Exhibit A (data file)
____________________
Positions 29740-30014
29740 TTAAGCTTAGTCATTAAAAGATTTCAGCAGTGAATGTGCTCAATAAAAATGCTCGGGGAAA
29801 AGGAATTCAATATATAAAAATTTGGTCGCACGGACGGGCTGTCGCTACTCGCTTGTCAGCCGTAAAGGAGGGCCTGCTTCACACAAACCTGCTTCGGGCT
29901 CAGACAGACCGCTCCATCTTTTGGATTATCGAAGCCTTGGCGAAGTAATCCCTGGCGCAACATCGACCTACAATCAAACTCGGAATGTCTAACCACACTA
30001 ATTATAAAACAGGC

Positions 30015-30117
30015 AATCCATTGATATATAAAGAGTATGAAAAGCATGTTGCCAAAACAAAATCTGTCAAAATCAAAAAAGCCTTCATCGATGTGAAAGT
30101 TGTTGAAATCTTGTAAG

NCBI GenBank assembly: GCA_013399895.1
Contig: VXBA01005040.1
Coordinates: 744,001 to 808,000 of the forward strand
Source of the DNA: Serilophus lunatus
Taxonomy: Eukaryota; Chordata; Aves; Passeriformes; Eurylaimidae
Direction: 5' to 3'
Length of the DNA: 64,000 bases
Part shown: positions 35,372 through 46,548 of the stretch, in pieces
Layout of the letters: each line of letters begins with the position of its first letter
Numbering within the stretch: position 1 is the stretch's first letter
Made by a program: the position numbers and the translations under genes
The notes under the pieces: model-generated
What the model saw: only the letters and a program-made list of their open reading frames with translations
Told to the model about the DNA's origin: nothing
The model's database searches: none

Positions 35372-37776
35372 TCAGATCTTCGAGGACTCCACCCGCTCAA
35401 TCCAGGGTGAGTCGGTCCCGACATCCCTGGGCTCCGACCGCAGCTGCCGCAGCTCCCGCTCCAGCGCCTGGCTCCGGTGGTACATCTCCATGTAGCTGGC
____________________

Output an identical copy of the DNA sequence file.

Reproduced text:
Positions 29740-30014
29740 TTAAGCTTAGTCATTAAAAGATTTCAGCAGTGAATGTGCTCAATAAAAATGCTCGGGGAAA
29801 AGGAATTCAATATATAAAAATTTGGTCGCACGGACGGGCTGTCGCTACTCGCTTGTCAGCCGTAAAGGAGGGCCTGCTTCACACAAACCTGCTTCGGGCT
29901 CAGACAGACCGCTCCATCTTTTGGATTATCGAAGCCTTGGCGAAGTAATCCCTGGCGCAACATCGACCTACAATCAAACTCGGAATGTCTAACCACACTA
30001 ATTATAAAACAGGC

Positions 30015-30117
30015 AATCCATTGATATATAAAGAGTATGAAAAGCATGTTGCCAAAACAAAATCTGTCAAAATCAAAAAAGCCTTCATCGATGTGAAAGT
30101 TGTTGAAATCTTGTAAG

NCBI GenBank assembly: GCA_013399895.1
Contig: VXBA01005040.1
Coordinates: 744,001 to 808,000 of the forward strand
Source of the DNA: Serilophus lunatus
Taxonomy: Eukaryota; Chordata; Aves; Passeriformes; Eurylaimidae
Direction: 5' to 3'
Length of the DNA: 64,000 bases
Part shown: positions 35,372 through 46,548 of the stretch, in pieces
Layout of the letters: each line of letters begins with the position of its first letter
Numbering within the stretch: position 1 is the stretch's first letter
Made by a program: the position numbers and the translations under genes
The notes under the pieces: model-generated
What the model saw: only the letters and a program-made list of their open reading frames with translations
Told to the model about the DNA's origin: nothing
The model's database searches: none

Positions 35372-37776
35372 TCAGATCTTCGAGGACTCCACCCGCTCAA
35401 TCCAGGGTGAGTCGGTCCCGACATCCCTGGGCTCCGACCGCAGCTGCCGCAGCTCCCGCTCCAGCGCCTGGCTCCGGTGGTACATCTCCATGTAGCTGGC